Dairy farmers vow to resist milk price cuts

Processors urged to hold prices despite predictions of significant drop

Rabobank's Kevin Bellamy
Louise Hogan

Louise Hogan

Predictions of a significant fall-off in milk prices from the first quarter of 2018 have been dismissed by the farm organisations.

 Both the ICMSA and IFA have urged processors to commit to holding milk prices through next spring despite the deteriorating market sentiment.

Kevin Bellamy of Rabobank said the early indications were that milk prices across Europe could fall to 33-34c/l in the spring.  Milk prices on the continent are currently around 39-40c/l, while Irish dairies are working off a base of 36-37c/l.

But the dairy analyst cautioned that these projections were dependent on supply/demand considerations. Mr Bellamy said prices of 35c/l had driven growth in most global markets, with increased output reported in the USA, Latin America and Australia.

IFA dairy chairman Sean O'Leary said that while international dairy prices had weakened, Irish co-ops were benefiting from contract returns signed in better times, as evidenced by the September rise in the Ornua PPI.  

Mr O'Leary called on processors to reassure farmers by guaranteeing milk prices for the spring and thereby helping them plan for 2018.

"Irish farm-gate milk prices increased by 52pc, or 12c/l, in the last 15 months, but this was after over two years of falling prices, which 20 months were below 30c/l," Mr O'Leary pointed out.

"In this context, even allowing for the weaker outlook for 2018, it is crucial that co-ops would hold milk prices at the very least until next spring, as they can afford to."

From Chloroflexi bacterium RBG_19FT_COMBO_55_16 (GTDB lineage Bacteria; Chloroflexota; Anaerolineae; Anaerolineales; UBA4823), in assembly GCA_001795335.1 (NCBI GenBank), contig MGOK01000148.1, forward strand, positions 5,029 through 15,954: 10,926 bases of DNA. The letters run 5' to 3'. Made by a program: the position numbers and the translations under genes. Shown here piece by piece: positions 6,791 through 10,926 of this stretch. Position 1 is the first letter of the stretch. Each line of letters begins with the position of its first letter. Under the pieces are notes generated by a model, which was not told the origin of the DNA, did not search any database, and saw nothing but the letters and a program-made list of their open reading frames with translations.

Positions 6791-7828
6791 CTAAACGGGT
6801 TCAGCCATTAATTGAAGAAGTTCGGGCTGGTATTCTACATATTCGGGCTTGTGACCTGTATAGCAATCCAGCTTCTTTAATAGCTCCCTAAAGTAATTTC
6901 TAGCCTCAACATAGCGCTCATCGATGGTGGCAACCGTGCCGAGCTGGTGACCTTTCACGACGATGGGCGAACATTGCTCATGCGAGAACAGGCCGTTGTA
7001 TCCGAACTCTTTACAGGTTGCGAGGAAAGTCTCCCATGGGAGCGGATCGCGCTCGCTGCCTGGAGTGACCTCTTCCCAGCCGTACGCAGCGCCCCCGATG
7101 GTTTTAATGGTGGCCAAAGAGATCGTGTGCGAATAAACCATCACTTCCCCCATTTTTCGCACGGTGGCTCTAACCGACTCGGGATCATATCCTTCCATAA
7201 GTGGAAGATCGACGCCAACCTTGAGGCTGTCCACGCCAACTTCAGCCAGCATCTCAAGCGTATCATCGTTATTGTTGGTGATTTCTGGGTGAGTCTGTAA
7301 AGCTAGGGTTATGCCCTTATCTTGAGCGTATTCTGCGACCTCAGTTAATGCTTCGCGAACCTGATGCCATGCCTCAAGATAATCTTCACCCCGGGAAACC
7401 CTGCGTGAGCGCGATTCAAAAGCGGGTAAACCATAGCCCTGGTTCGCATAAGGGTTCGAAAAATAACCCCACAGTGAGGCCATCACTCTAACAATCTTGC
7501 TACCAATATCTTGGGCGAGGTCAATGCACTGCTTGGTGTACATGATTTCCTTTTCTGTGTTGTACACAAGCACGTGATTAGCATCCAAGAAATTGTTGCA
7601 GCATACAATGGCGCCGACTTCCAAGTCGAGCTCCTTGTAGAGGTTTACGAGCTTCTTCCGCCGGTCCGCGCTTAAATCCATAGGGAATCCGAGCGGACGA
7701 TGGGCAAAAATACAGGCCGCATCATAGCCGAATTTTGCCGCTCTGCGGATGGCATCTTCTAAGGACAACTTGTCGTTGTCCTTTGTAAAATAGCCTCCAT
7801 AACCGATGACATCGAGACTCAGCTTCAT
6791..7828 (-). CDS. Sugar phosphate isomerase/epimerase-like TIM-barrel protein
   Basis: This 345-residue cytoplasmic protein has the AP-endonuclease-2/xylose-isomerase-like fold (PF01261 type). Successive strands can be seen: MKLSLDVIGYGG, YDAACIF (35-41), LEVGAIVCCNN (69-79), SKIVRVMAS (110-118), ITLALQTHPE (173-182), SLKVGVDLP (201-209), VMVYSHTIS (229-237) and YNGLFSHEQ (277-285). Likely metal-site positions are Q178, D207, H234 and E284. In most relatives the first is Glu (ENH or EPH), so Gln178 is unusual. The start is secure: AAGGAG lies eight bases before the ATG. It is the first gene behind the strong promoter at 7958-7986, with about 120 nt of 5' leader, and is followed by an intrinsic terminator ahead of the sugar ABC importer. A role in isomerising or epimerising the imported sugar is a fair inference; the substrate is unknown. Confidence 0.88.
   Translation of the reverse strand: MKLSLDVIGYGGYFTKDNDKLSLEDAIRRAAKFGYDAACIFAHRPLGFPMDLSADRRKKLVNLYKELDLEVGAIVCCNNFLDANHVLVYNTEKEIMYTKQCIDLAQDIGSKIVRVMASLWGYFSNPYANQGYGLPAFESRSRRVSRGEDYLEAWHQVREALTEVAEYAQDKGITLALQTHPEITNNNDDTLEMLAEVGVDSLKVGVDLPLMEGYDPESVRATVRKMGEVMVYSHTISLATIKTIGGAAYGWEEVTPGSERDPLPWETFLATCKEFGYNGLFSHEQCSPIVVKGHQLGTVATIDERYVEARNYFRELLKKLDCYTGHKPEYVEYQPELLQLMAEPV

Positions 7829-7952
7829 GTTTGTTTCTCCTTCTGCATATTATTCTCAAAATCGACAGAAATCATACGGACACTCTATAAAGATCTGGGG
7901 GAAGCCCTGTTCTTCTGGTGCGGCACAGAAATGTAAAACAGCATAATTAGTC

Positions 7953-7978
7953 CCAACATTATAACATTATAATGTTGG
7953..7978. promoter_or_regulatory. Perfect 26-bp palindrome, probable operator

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Meanwhile, Ger Quain of ICMSA accused processors of "softening up" farmers in preparation for a price cut early in 2018. 

While he accepted that markets had undoubtedly come back in recent weeks, he maintained that global supply/demand balance remained positive.

"It's the old story where upward price movements trickle back to the farmers, while the very first sign of a fall-back in demand seems to act like milk price trap-door. 

"We reject it, and we'll resist it," said Mr Quain. Although processors have been reticent about talking publicly of a drop in milk prices, dairies have warned suppliers at information meetings over the last week that markets had turned.

Dairies pointed to the recent 3.4pc drop in the GDT and the sharp reduction in butter prices, which saw spot butter prices fall from almost €7,000/t in late September to under €5,000/t last week. 

In addition, the overhang of 400,000 tonnes of skim milk powder (SMP) in EU intervention stores remains a continuing concern.

Output in New Zealand has also been stronger through their spring, but Mr Bellamy said that the new government in Auckland had raised serious concerns around the sustainability of continued dairy expansion.

 Most tellingly for European dairy farmers, however, Mr Bellamy pointed out that the EU Commission will not be in a position to support milk prices as actively in 2018 as they did in 2016 because of the volumes of SMP currently in intervention and new tendering mechanism that has been agreed for future intakes.

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